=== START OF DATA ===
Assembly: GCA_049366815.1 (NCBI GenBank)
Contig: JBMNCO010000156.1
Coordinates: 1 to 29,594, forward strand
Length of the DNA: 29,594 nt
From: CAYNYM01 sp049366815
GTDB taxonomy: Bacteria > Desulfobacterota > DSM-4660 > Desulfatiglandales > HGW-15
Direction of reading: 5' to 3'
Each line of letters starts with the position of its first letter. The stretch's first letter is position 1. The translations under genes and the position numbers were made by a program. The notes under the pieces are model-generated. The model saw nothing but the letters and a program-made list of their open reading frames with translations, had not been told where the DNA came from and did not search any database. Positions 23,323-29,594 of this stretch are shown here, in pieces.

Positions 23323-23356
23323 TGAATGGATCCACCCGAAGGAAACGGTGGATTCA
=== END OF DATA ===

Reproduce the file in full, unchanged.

Assembly: GCA_049366815.1 (NCBI GenBank)
Contig: JBMNCO010000156.1
Coordinates: 1 to 29,594, forward strand
Length of the DNA: 29,594 nt
From: CAYNYM01 sp049366815
GTDB taxonomy: Bacteria > Desulfobacterota > DSM-4660 > Desulfatiglandales > HGW-15
Direction of reading: 5' to 3'
Each line of letters starts with the position of its first letter. The stretch's first letter is position 1. The translations under genes and the position numbers were made by a program. The notes under the pieces are model-generated. The model saw nothing but the letters and a program-made list of their open reading frames with translations, had not been told where the DNA came from and did not search any database. Positions 23,323-29,594 of this stretch are shown here, in pieces.

Positions 23323-23356
23323 TGAATGGATCCACCCGAAGGAAACGGTGGATTCA